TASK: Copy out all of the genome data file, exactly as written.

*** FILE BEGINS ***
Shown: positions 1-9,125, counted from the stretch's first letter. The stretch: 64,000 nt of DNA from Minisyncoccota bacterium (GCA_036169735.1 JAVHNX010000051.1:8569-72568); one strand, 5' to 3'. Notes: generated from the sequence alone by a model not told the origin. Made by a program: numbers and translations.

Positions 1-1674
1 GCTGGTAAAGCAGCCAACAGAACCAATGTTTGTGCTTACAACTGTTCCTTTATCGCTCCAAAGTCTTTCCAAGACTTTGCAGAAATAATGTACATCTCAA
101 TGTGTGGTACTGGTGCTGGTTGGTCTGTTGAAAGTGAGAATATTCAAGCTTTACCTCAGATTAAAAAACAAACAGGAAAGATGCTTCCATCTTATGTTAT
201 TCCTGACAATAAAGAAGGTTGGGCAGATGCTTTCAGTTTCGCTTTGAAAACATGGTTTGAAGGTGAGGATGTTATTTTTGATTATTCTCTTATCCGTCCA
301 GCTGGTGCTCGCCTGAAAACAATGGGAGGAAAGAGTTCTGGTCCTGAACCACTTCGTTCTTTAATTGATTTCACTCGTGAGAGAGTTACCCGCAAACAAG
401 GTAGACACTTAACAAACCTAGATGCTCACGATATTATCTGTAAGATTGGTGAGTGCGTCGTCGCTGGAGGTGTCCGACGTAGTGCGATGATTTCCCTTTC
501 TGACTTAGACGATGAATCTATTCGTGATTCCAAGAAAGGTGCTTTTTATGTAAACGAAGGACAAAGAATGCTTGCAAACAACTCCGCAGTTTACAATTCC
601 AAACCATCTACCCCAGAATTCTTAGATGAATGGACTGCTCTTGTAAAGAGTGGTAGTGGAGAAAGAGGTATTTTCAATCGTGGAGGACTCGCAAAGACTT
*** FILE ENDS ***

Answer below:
Shown: positions 1-9,125, counted from the stretch's first letter. The stretch: 64,000 nt of DNA from Minisyncoccota bacterium (GCA_036169735.1 JAVHNX010000051.1:8569-72568); one strand, 5' to 3'. Notes: generated from the sequence alone by a model not told the origin. Made by a program: numbers and translations.

Positions 1-1674
1 GCTGGTAAAGCAGCCAACAGAACCAATGTTTGTGCTTACAACTGTTCCTTTATCGCTCCAAAGTCTTTCCAAGACTTTGCAGAAATAATGTACATCTCAA
101 TGTGTGGTACTGGTGCTGGTTGGTCTGTTGAAAGTGAGAATATTCAAGCTTTACCTCAGATTAAAAAACAAACAGGAAAGATGCTTCCATCTTATGTTAT
201 TCCTGACAATAAAGAAGGTTGGGCAGATGCTTTCAGTTTCGCTTTGAAAACATGGTTTGAAGGTGAGGATGTTATTTTTGATTATTCTCTTATCCGTCCA
301 GCTGGTGCTCGCCTGAAAACAATGGGAGGAAAGAGTTCTGGTCCTGAACCACTTCGTTCTTTAATTGATTTCACTCGTGAGAGAGTTACCCGCAAACAAG
401 GTAGACACTTAACAAACCTAGATGCTCACGATATTATCTGTAAGATTGGTGAGTGCGTCGTCGCTGGAGGTGTCCGACGTAGTGCGATGATTTCCCTTTC
501 TGACTTAGACGATGAATCTATTCGTGATTCCAAGAAAGGTGCTTTTTATGTAAACGAAGGACAAAGAATGCTTGCAAACAACTCCGCAGTTTACAATTCC
601 AAACCATCTACCCCAGAATTCTTAGATGAATGGACTGCTCTTGTAAAGAGTGGTAGTGGAGAAAGAGGTATTTTCAATCGTGGAGGACTCGCAAAGACTT